In this post I displayed a CSP model for Microsoft Solver Foundation that solves the Tiling Squares problem. It was observed that a symmetry breaking constraint was really helpful. Basically it forced similar squares to be number in the x-axis direction. Of course a small extension would be to say: if same squares have the same x-coordinate, number them in the y direction. The symmetry breaking constraints can look like:

// this is to reduce some symmetry

Foreach[{i,T},{j,i+1,T},Implies[b[i]&b[j]&(Side[i]==Side[j]),x[j]>=x[i]]],

Foreach[{i,T},{j,i+1,T},Implies[

b[i]&b[j]&(Side[i]==Side[j])&(x[j]==x[i]),

y[j]>=y[i]]]

This reduces the calculation time further:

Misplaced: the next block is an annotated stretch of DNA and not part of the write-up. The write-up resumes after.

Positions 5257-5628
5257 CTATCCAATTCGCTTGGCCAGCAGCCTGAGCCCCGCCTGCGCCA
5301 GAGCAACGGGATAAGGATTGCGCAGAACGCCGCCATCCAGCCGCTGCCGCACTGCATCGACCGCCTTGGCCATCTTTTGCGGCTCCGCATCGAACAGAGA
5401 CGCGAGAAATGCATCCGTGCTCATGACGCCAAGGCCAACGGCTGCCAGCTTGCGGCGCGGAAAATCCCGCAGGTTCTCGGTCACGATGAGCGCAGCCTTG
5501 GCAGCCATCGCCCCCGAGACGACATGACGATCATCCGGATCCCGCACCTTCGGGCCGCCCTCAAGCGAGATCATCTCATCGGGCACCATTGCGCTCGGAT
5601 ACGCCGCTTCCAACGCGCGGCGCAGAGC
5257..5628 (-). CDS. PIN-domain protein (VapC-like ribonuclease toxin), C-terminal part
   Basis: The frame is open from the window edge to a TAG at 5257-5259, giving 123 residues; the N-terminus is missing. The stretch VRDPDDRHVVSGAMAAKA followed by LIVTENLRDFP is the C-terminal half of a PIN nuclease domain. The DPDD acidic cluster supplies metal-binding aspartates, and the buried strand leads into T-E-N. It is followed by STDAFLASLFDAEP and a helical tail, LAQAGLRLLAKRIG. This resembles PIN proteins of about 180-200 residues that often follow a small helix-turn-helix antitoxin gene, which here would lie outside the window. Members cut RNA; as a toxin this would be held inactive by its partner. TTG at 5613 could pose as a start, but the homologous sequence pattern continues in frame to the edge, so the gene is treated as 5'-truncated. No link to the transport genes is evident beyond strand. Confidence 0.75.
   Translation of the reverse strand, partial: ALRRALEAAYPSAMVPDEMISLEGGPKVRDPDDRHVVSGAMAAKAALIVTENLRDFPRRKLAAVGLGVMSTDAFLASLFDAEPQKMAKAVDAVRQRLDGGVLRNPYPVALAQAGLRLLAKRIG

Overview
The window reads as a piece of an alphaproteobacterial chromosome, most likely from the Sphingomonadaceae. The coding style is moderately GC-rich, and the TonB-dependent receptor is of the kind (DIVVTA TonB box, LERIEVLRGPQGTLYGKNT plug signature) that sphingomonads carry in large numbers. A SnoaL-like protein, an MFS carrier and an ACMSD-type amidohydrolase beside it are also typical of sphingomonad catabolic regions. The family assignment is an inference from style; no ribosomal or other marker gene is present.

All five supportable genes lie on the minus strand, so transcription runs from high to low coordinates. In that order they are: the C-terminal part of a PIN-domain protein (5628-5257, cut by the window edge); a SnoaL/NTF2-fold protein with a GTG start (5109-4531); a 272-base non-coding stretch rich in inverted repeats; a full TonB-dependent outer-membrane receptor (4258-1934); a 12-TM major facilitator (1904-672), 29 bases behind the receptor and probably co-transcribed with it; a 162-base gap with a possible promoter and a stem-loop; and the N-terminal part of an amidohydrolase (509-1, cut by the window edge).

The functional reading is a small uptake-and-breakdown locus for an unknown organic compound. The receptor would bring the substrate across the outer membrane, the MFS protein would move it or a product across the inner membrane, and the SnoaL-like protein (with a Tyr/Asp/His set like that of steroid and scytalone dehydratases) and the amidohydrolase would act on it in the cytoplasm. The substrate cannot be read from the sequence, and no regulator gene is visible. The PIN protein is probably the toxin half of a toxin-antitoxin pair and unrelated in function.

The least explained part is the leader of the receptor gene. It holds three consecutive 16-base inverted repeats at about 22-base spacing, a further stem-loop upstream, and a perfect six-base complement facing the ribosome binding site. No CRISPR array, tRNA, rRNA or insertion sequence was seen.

A bigger improvement can be achieved by observing that we can force lower numbered squares to be added first.

E.g. squares 9,10 and 11 have size 4. If we turn on square 10 we want to require that square 9 is also used. This can be implemented with the constraint:

FilteredForeach[{i,1,T},Side[i]==Side[i-1],Implies[b[i],b[i-1]]]

This has much effect on the computation time:

If we add numbers to the squares we see how the numbering follows these rules:

The reference sequence A036444 shows a(19)=2. I.e. we can use just a set with a maximum of two identical tiles to cover an area of (19 × 19). Indeed we can verify this with this model. The data and results are: